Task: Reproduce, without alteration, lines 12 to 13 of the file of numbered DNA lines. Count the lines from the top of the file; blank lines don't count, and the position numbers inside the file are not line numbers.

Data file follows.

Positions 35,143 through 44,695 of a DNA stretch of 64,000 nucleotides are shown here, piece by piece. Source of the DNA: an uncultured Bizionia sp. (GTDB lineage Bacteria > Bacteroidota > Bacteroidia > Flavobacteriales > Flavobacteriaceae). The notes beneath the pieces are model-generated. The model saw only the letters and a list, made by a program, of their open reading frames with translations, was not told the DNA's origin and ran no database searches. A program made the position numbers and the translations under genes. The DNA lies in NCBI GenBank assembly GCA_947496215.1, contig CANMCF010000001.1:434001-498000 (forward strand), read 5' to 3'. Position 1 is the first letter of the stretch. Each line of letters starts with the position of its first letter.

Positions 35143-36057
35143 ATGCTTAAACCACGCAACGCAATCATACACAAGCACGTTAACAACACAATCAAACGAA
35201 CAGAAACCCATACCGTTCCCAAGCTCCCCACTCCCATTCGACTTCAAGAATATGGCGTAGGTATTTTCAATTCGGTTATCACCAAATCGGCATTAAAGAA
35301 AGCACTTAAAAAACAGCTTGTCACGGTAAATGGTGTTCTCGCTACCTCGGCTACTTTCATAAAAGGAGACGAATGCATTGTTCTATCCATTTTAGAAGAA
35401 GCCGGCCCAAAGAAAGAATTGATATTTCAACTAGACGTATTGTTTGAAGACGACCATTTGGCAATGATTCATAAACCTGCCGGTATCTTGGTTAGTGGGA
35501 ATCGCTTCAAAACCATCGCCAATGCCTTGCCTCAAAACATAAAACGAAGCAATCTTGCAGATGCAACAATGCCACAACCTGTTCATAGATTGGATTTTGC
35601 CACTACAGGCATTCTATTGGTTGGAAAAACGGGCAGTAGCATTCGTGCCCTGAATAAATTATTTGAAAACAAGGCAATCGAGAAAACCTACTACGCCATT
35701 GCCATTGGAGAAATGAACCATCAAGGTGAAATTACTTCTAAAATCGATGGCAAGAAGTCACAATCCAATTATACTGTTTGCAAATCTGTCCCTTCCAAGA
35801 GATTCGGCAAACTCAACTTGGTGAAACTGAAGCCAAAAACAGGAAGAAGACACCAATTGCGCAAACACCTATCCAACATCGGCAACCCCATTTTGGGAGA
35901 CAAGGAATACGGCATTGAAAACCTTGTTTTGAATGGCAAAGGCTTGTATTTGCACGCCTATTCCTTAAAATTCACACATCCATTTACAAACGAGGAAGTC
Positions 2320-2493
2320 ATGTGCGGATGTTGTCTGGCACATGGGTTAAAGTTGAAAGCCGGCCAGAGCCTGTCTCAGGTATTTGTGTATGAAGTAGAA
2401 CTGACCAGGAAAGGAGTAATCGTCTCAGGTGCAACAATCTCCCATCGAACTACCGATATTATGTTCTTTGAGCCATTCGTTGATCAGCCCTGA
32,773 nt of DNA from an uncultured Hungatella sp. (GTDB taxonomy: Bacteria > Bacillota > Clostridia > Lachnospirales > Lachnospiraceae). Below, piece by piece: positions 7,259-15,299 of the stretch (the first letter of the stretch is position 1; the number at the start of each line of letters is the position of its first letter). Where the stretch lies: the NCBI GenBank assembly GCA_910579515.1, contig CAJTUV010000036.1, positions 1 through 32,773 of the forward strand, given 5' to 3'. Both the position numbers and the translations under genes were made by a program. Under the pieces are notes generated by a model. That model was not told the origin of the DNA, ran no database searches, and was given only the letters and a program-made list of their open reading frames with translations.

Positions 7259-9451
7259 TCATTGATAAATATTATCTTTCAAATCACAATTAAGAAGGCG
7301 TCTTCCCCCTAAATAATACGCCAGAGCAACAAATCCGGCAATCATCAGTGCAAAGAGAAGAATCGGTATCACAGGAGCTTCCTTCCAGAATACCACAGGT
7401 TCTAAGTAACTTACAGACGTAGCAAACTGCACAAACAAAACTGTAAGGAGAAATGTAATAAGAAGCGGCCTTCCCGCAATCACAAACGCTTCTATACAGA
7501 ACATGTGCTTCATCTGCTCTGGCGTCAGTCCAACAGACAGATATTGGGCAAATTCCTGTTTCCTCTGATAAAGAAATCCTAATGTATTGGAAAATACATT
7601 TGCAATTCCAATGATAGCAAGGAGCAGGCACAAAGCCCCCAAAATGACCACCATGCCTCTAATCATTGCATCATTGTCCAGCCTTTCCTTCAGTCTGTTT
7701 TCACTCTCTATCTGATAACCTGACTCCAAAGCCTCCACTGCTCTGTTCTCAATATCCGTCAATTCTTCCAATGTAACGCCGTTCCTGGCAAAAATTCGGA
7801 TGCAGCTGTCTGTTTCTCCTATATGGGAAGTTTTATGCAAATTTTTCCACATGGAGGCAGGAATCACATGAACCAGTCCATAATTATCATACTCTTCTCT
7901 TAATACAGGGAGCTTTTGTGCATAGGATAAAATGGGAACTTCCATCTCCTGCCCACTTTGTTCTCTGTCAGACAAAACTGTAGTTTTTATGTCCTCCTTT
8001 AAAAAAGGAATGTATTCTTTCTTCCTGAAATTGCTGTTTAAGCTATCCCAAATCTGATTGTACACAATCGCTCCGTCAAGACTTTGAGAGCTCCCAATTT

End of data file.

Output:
Positions 2320-2493
2320 ATGTGCGGATGTTGTCTGGCACATGGGTTAAAGTTGAAAGCCGGCCAGAGCCTGTCTCAGGTATTTGTGTATGAAGTAGAA